A musical group which helps people with chronic obstructive pulmonary disease (COPD) and other respiratory illnesses to improve lung function by singing, is going from strength to strength, expanding to tackle long COVID (long-term effects of coronavirus).
Singing4Breathing (S4B) is a Northampton based not for profit organisation which has further initiated groups in Kettering, Corby and Wellingborough. Members took part in a successful concert in 2019 which raised £4,000.
The pandemic forced the group to put the weekly sessions on hold, but instead they went virtual and attracted new members from all over the UK and even Canada.
They have just started back with in-person sessions in Northampton as well as the virtual groups – a hybrid system.
They have also launched a new Post COVID Recovery Group (PCRG), to help people who suffer post COVID or long COVID manage their breathlessness and other symptoms and also run weekly harmonica sessions for sufferers.
In COPD Awareness Month (November 2021), Shoosmiths wanted to highlight the important work of S4B - in which the law firm is delighted to sponsor.
An estimated 1.2 million people in the U.K. are living with COPD, making it the second most common lung disease after asthma. Around 2% of the whole population – 4.5% of all people aged over 40 – live with diagnosed COPD.
COPD is a condition that affects the lungs causing the airways to be damaged and making it harder to breathe. COPD accounts for 1.4 million GP consultations a year and one million bed days annually, costing the NHS more than £800m each year. Clinical evidence has shown that up to 50% of people with COPD and other respiratory conditions can also be affected by depression and stress related medical conditions.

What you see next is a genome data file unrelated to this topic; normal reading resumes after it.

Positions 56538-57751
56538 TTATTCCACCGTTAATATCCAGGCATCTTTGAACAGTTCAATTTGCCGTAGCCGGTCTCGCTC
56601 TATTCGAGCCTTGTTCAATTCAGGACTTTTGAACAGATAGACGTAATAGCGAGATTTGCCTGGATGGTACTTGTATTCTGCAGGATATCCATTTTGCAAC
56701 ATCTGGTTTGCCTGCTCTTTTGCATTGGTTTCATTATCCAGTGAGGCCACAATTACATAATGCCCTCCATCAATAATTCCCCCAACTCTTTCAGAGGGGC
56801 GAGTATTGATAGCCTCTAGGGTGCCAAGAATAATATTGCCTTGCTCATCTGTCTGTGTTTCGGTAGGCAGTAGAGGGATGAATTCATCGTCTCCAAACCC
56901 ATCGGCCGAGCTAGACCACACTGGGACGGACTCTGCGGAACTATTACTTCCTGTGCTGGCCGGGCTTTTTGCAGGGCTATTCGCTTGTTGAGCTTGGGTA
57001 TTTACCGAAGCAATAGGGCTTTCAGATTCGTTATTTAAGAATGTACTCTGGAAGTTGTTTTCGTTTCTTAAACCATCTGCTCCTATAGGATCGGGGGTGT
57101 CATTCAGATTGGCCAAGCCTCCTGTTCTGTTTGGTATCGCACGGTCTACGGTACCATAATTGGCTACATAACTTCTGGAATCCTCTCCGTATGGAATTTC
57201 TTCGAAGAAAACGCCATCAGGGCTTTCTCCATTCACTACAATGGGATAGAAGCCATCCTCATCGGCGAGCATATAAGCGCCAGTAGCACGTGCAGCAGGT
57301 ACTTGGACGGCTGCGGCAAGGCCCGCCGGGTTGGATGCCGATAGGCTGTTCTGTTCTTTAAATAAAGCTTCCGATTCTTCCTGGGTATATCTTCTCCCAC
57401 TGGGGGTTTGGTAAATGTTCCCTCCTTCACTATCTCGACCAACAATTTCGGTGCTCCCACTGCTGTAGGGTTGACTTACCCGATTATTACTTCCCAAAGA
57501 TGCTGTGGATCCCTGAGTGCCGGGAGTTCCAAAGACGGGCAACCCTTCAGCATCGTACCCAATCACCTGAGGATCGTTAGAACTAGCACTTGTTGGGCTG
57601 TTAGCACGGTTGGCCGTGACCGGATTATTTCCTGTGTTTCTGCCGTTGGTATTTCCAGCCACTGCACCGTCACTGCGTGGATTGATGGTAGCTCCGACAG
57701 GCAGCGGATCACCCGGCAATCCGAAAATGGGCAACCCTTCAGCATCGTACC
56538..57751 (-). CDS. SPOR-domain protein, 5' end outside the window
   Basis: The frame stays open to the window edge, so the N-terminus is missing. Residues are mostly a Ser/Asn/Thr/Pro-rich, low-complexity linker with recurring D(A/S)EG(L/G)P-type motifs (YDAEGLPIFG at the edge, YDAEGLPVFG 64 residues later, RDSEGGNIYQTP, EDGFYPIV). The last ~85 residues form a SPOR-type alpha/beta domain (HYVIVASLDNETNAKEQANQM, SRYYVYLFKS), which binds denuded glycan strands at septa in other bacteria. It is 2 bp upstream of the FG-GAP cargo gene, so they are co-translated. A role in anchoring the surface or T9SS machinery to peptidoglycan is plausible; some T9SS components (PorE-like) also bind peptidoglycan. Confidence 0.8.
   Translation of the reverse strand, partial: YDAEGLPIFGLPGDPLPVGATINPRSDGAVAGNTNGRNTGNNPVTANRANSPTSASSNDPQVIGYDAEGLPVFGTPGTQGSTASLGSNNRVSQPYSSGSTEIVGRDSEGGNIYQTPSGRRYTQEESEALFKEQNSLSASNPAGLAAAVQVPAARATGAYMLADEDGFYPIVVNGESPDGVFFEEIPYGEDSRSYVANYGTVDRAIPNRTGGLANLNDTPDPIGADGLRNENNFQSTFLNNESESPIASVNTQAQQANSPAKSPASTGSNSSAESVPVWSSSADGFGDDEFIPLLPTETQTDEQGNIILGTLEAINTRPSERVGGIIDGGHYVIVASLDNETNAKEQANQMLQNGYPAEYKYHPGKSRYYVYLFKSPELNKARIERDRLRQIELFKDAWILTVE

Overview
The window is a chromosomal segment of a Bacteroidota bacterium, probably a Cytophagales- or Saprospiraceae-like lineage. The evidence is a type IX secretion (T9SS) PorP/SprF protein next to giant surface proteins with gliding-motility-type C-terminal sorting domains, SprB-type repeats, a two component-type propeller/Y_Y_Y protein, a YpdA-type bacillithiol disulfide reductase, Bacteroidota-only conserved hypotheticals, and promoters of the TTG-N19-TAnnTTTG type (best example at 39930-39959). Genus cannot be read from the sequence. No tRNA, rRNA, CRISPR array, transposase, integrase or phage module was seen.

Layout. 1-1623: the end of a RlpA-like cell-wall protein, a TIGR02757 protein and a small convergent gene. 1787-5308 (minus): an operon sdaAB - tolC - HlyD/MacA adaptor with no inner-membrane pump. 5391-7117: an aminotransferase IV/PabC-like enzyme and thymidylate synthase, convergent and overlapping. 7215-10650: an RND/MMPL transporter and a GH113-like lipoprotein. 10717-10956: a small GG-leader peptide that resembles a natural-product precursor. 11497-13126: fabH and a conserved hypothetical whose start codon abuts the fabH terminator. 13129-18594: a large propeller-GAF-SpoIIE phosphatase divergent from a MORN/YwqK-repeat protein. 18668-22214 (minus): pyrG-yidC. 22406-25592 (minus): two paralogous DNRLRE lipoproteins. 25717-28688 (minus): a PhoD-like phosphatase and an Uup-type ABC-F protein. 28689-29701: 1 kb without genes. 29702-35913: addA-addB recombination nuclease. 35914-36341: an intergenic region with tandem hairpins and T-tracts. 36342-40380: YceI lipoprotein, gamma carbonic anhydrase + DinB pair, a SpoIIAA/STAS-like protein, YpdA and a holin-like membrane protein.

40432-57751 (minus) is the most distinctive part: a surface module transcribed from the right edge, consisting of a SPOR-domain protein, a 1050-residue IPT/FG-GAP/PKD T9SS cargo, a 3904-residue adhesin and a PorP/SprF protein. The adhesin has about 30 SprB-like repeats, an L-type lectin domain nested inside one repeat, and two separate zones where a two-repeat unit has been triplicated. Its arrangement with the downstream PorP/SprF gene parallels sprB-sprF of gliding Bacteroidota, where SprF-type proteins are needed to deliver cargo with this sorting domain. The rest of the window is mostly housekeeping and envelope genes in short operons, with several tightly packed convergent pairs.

Evidence from academic studies shows that singing can benefit people with COPD and other respiratory conditions by working the diaphragmatic muscle and therefore helping to improve the lung function of patients. Singing communally also has social and psychological benefits.
Shoosmiths has been involved with S4B since 2018 and supported the charity in putting on the concert in April 2019 at the Cripps Hall Theatre, Northampton. A proposed second concert could not proceed due to the COVID lockdown restrictions.
S4B was founded by occupational therapist James Wyatt in 2015 as part of his final year of a degree in occupational therapy at the University of Northampton, assisted by Chris Startup. James is a ward manager at a local hospital for people who have mental health conditions, and he specialises in working with those patients who are deaf or hard of hearing.
Sharine Burgess, a partner at Shoosmiths specialising in serious injury and illness claims who has worked closely with Singing4Breathing said everyone involved was inspiring, and the new Recovery Group was an exciting addition to their core purpose.
Sharine said: “Managing breathlessness in addition to medication through these activities means the benefits this programme will deliver to people and communities across the region are not just physical, but also social and psychological.
“We support them in any way we can – they are doing a great job and are going from strength to strength.”
This information is for educational purposes only and does not constitute legal advice. It is recommended that specific professional advice is sought before acting on any of the information given. © Shoosmiths LLP 2022